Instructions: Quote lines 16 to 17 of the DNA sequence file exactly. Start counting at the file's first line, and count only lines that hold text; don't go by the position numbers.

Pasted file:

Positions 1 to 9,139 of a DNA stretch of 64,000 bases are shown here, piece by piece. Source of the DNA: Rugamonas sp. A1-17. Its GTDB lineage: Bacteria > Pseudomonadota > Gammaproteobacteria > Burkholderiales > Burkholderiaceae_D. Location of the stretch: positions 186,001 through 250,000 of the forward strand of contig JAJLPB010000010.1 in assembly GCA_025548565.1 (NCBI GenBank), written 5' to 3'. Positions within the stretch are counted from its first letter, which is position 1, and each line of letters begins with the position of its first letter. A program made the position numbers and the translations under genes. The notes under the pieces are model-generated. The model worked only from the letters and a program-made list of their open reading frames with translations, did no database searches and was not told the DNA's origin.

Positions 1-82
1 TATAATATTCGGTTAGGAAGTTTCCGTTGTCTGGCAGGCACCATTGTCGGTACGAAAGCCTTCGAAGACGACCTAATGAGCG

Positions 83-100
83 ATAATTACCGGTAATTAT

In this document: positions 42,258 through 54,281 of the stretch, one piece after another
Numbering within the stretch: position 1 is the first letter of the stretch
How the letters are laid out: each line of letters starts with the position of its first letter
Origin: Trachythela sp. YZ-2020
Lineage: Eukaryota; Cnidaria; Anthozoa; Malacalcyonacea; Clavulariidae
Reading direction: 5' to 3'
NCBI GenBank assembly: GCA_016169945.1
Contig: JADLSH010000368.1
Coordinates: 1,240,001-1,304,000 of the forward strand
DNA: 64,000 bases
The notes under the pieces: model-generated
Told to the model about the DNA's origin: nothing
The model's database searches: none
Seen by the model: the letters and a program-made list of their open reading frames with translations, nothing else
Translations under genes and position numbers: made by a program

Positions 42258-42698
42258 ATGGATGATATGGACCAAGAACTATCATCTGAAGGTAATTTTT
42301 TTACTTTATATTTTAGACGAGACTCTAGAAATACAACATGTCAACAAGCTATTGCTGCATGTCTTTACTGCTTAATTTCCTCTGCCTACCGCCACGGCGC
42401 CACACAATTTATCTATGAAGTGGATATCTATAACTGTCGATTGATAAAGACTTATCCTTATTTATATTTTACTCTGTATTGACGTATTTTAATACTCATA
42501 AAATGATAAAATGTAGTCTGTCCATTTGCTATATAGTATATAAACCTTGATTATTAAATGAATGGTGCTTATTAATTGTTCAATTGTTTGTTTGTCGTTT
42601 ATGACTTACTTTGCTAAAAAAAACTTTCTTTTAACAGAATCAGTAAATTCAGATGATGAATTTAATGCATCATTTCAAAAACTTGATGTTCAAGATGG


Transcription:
The notes under the pieces: model-generated
Told to the model about the DNA's origin: nothing